Boston Globe reporter Shelley Murphy appeared on WFXT-TV (Channel 25) this morning to talk about her and Maria Cramer’s impressively detailed story about Whitey Bulger and Catherine Greig’s life on the run. And it turns out that anchor Kim Carrigan asked her whether she had any concerns that the tipster who turned in Bulger and Greig, Anna Bjornsdottir, might be in danger as a result of the Globe’s having identified her. Here is Murphy’s response:
I can tell you that before we ran the story, we did speak to federal officials. We spoke to the U.S. attorney’s office, we called the FBI, we told them we were thinking of naming her, and it was never suggested to us that there was any issue of danger. And her husband, when he emailed us, said he was concerned about her privacy. So we would not have printed her name if we had been told that her life would be in danger. And I do want to note that there are a lot of witnesses cooperating against Bulger. They’re not in witness protection. There are a lot of people out there and have been for years who cooperated against him.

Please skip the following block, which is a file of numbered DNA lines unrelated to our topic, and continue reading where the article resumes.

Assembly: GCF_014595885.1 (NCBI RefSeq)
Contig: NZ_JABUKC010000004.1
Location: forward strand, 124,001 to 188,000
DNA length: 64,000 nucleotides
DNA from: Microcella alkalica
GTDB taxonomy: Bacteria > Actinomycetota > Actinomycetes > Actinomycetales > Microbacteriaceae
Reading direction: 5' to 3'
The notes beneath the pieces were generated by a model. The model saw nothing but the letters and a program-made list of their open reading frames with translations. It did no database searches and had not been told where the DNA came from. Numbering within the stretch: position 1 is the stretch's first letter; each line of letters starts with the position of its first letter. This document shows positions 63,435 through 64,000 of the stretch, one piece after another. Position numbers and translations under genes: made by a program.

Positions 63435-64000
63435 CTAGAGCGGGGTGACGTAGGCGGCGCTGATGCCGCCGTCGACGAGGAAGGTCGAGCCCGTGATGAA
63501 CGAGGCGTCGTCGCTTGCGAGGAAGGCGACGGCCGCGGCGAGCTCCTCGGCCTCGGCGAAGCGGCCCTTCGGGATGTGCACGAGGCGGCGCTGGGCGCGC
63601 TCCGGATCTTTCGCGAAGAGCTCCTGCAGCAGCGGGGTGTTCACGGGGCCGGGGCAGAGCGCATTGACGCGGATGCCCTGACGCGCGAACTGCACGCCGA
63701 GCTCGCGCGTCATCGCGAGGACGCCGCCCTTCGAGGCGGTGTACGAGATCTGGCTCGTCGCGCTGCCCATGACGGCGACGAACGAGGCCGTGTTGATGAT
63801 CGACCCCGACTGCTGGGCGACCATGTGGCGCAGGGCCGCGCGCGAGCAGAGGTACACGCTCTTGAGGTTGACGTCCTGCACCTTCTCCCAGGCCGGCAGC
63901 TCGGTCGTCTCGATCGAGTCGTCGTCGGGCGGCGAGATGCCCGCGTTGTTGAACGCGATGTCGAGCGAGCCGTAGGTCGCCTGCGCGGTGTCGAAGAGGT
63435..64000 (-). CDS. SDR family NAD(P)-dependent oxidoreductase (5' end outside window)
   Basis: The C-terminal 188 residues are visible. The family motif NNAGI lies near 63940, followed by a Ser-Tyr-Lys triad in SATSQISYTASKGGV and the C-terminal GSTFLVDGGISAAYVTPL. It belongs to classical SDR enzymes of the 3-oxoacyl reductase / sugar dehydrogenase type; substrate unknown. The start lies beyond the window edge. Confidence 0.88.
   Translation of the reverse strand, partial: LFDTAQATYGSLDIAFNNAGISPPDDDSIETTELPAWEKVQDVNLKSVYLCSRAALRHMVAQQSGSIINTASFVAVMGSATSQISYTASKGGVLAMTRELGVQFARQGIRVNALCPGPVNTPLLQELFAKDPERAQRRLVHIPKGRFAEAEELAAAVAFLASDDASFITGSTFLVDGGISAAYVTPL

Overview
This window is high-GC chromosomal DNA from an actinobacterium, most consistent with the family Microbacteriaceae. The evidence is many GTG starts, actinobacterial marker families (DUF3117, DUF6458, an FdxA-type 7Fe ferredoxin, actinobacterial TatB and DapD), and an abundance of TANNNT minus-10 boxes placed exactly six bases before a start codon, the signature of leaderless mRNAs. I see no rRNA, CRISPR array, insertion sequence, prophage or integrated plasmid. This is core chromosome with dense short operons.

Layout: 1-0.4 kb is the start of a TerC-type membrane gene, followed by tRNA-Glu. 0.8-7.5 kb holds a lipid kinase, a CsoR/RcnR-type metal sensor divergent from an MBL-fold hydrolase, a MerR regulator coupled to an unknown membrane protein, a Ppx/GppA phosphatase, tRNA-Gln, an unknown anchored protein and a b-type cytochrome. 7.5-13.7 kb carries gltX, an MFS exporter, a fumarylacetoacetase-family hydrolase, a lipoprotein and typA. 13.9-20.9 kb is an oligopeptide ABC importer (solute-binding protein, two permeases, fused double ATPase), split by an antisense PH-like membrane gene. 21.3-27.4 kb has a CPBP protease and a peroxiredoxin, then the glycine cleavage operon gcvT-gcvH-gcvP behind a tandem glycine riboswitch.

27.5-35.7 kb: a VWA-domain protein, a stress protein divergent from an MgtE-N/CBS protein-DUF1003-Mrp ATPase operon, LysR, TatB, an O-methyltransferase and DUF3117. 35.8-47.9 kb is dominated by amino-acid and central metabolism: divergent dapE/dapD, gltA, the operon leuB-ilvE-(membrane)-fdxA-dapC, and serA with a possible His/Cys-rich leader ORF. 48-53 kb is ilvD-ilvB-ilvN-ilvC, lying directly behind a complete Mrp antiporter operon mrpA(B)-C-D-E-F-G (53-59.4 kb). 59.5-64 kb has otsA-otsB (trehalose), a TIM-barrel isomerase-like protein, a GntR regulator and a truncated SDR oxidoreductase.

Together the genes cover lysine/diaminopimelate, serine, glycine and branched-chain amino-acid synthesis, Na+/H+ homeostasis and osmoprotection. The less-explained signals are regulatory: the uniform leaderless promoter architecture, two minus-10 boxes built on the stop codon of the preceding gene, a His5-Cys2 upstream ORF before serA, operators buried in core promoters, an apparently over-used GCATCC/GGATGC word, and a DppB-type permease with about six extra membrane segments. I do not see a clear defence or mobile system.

When I wrote my first item, I had hoped that the Globe would respond in tomorrow’s edition to the question of whether the FBI tried to talk the paper out of naming Bjornsdottir. (Actually, I still hope to see that.) I did not realize that Murphy had already answered the question. Since writing that item, I have learned that (1) Bulger and Greig almost certainly already knew Bjornsdottir’s identity and (2) the FBI had already been given a chance to make any objections known, and apparently chose not to.
The answers to my questions were already out there. That’s a failure of due diligence on my part. I will try to do better.